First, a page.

It is actually fun to see what is chic in some countries. I was at the Fiera in Milan one day (I did not speak italian at that time) and at an exposition I gave a list of the languages I spoke to the export manager so that he could find me someone I could understand. As usually we did those things in english, I was very surprised when a  small man came out shining with pride, saying he spoke tedesco (german). He actually did, and as I learned later, he was part of the 3% italians who do and thus could boast with some reason. This was especially funny for a french speaking Swiss like me, for which learning german had the same level of difficulty but was something you excepted from an educated person. Well, so much for the transnational relativity of chic, but for Western European and Americans, chich languages normally include french, german, russian, chinese and most of the exotic languages.
II. What you can do with it

Some people out there on the web spend their time inventing artificial human languages. I wonder what they do with it. With natural human languages (the kind discussed here) there's usually plenty to do. Nevertheless, it is sensible to first check the number of speakers, wether or not you'd like to travel in the countries where it's spoken and the kind of culture (books, movies, songs, etc...) that is available. Italian scores high on all of this, twi (an african language) is more problematic.


A. Number of speakers
The first thing many people ask is how many people speak their target language. Of course this is important but can be misleading. After all if size was all we would all learn chinese and live in Texas (where they like big things). Actually, I suggest you consider size after other considerations, like usefulness or travelling opportunities. Nevertheless for those of you who think they should aim for the biggest, I give you a somewhat old table of the top league :

© Language Speakers
1 Mandarin 1'000 mio
2 English 600 mio
3 Hindi-Urdu 420 mio
4 Spanish 330 mio
5 Russian 285 mio
6 Indonesian 190 mio
7 Portugese 175 mio
8 Arabic 170 mio
9 Bengali 150 mio
10 French 130 mio
11 Japanese 125 mio
12 German 100 mio

Total number of speakers, as a mother tongue
and as a second language

B. Countries
Several  languages are spoken throughtough the world, some because of colonisation like english or spanish, other because of emigration like chinese or yiddish. This is a very important asset to consider when choosing your language, especially if you like to travel. For example, the bold traveller who speaks spanish has half a continent to discover in the best conditions (people like that you speak their language), where the speaker of basque must content himself with a small area where many people don't understand this intriguing language. The top languages on this criteria are english (understood everywhere by at least some people), spanish (latin America and more) and to a lesser extent french and portuguese. The value minded language learner will notice that three of these four languages are in the same linguistic group, romance languages heirs to latin. You can learn easily the others when you know one well, so why wouldn't you begin there?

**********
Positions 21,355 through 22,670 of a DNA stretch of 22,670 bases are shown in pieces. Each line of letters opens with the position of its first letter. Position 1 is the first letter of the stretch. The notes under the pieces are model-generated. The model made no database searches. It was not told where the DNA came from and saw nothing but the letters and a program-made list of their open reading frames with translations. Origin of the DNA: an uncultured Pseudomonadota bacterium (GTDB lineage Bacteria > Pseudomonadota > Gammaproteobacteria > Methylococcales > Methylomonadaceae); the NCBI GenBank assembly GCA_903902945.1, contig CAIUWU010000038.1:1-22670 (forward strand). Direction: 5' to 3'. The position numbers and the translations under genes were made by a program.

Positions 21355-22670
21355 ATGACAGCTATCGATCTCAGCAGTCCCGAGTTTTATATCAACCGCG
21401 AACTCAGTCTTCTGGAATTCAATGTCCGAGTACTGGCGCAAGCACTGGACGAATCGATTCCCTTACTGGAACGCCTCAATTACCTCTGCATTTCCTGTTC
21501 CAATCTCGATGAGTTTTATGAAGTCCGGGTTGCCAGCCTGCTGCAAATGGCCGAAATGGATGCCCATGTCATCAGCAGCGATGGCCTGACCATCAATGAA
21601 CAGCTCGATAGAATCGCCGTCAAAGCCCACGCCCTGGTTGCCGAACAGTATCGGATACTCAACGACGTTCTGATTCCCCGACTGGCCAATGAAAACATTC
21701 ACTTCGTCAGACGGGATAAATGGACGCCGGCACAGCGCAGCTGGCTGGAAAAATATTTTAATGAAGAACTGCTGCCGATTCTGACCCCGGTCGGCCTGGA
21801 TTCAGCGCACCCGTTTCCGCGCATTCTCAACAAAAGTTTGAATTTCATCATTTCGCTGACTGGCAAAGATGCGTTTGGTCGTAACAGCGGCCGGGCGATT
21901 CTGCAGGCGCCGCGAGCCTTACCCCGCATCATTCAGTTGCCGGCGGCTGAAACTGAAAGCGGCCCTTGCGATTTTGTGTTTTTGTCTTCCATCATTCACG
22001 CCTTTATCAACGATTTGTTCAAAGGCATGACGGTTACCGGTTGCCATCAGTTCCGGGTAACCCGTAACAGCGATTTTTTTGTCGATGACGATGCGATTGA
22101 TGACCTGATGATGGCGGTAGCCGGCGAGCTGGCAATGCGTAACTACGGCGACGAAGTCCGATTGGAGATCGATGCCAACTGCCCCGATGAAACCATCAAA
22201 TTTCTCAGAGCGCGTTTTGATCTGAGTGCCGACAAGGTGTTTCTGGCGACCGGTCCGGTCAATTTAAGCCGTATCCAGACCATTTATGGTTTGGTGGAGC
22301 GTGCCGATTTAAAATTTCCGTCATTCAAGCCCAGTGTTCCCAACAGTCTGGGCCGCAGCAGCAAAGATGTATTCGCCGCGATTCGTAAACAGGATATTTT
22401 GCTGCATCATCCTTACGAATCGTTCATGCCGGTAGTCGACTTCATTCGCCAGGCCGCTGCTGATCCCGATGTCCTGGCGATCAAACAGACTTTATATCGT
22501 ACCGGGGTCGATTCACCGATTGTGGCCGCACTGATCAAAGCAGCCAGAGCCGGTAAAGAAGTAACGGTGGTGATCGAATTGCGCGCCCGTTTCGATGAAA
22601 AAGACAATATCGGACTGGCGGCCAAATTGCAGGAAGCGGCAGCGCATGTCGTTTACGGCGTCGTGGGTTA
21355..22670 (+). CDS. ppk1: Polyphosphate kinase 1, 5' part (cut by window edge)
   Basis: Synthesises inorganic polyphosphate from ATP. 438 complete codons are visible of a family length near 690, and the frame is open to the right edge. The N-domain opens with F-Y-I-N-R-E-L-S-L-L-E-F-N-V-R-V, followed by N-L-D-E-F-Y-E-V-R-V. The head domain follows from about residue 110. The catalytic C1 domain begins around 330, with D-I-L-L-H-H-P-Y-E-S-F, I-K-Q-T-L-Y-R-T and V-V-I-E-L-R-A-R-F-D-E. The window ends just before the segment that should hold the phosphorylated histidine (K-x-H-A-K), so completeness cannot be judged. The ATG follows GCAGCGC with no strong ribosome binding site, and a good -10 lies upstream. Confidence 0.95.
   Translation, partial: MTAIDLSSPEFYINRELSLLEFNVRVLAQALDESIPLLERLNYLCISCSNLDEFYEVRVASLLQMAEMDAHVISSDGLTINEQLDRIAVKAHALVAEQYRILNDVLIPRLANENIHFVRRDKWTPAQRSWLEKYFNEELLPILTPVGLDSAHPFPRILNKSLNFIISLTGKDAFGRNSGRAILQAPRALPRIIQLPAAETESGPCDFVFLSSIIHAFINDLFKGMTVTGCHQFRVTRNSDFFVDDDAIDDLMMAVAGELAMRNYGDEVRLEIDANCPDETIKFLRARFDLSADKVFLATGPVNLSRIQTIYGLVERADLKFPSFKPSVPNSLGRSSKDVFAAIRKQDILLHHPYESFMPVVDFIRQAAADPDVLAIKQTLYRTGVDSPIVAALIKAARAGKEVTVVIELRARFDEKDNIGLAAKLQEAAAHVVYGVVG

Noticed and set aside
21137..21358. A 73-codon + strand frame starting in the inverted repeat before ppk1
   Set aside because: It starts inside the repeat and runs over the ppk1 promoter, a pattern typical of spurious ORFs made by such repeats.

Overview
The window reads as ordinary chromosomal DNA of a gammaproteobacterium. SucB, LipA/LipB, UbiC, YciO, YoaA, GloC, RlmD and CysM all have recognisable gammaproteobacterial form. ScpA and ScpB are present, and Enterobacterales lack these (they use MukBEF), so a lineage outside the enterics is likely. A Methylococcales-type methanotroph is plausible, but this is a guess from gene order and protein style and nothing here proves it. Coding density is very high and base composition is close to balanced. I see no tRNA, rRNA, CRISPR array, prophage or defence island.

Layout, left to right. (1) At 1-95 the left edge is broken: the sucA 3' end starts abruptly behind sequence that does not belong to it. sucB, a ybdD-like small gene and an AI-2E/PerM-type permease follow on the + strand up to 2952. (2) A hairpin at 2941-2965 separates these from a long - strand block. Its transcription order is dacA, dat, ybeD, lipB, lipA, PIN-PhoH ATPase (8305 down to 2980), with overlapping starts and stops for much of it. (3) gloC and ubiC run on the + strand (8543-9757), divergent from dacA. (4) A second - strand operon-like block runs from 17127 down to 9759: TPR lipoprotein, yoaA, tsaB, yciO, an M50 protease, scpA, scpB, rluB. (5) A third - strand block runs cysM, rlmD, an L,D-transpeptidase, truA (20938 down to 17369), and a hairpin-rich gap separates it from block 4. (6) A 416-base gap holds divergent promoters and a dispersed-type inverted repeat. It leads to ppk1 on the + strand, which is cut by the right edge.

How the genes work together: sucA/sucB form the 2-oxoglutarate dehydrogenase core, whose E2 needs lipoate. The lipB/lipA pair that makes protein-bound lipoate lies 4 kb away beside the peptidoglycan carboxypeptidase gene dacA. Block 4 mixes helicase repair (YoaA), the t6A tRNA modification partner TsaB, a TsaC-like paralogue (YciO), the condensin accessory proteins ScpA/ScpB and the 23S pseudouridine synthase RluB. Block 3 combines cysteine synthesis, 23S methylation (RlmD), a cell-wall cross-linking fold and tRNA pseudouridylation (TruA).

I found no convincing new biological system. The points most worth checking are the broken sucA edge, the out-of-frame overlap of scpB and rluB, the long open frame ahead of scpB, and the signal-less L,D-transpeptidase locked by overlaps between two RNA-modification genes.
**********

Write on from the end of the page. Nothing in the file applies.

C. Regional variations
Some languages have slight regional variations, like for example english or spanish, but others are spoken in very different ways depending on the area, like arabic or chinese (both are written in more or less the same way everywhere, though), The issue for the learner is to be sure to be learning the most standard and widespread version of the language, unless he has some special reason. I remember that when I wanted to spend 15 days in a spanish speaking country for the language, I hesitated between Cuba and Mexico. Thank the lord I chose Mexico, because otherwise I would have come back eating the s's like they do in the Carribean. Ha'ta la vi'ta !


D. Travels

If you speak a foreign language, chances are you'll want to spend some time in a country where it is spoken. And this is a good idea if you can afford it, because your travel experience will be enhanced a lot by this. You'll get to speak with the people, understand their conversations, their jokes, the TV they watch. you'll be able to read the newspapers and learn all the little news that tell you the story better than any cicernone. So the thing to ask yourself is : would I want to visit this country? Are the people appealing to me? An hypondriac would not choose hindi and a woman would think twice before learning afghan after this test.


E. Books, songs, movies and culture

Knowing a foreign language is the perfect way to understand a people, and a passionating way to do this is to dwelve into its culture. There are great cultures out there, with incredible books, poetry, songs, theatre, movies and jokes that loose most of  their strength when translated. Moreover, many are accessible either through bookshops, TV, radio or directly trough the internet. Many people don't imagine what you can learn about a country by reading its jokes, and there are loads of it for your use on the internet.